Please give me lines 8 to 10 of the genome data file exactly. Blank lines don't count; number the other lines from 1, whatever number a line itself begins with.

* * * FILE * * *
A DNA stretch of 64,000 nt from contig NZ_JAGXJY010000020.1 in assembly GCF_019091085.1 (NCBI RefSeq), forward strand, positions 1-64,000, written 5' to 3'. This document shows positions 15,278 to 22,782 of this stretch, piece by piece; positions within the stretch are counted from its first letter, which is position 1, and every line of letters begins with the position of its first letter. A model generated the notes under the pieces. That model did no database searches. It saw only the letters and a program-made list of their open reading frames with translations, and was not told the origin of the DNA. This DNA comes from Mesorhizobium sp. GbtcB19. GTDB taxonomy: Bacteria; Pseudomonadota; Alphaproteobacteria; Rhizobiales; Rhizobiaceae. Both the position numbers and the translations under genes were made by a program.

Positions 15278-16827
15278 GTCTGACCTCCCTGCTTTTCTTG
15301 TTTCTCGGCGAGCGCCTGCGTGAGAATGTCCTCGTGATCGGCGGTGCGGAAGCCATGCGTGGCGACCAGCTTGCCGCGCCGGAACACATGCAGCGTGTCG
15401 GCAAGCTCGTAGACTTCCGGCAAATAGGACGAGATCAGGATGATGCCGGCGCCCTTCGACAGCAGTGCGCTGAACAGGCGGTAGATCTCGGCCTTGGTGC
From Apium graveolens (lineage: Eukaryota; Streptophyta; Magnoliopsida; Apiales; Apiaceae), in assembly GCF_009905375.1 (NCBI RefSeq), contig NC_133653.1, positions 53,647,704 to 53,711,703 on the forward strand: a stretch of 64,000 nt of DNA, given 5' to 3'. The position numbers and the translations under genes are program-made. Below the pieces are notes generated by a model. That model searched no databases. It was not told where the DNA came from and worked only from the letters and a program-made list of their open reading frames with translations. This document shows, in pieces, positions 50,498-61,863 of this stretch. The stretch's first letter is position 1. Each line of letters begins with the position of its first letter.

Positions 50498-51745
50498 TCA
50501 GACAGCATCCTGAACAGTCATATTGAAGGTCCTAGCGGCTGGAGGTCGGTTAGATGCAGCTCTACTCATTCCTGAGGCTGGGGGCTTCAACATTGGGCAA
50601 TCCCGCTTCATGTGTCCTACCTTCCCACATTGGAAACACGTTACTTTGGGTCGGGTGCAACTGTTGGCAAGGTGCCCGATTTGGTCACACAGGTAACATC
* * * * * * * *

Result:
50498 TCA
50501 GACAGCATCCTGAACAGTCATATTGAAGGTCCTAGCGGCTGGAGGTCGGTTAGATGCAGCTCTACTCATTCCTGAGGCTGGGGGCTTCAACATTGGGCAA
50601 TCCCGCTTCATGTGTCCTACCTTCCCACATTGGAAACACGTTACTTTGGGTCGGGTGCAACTGTTGGCAAGGTGCCCGATTTGGTCACACAGGTAACATC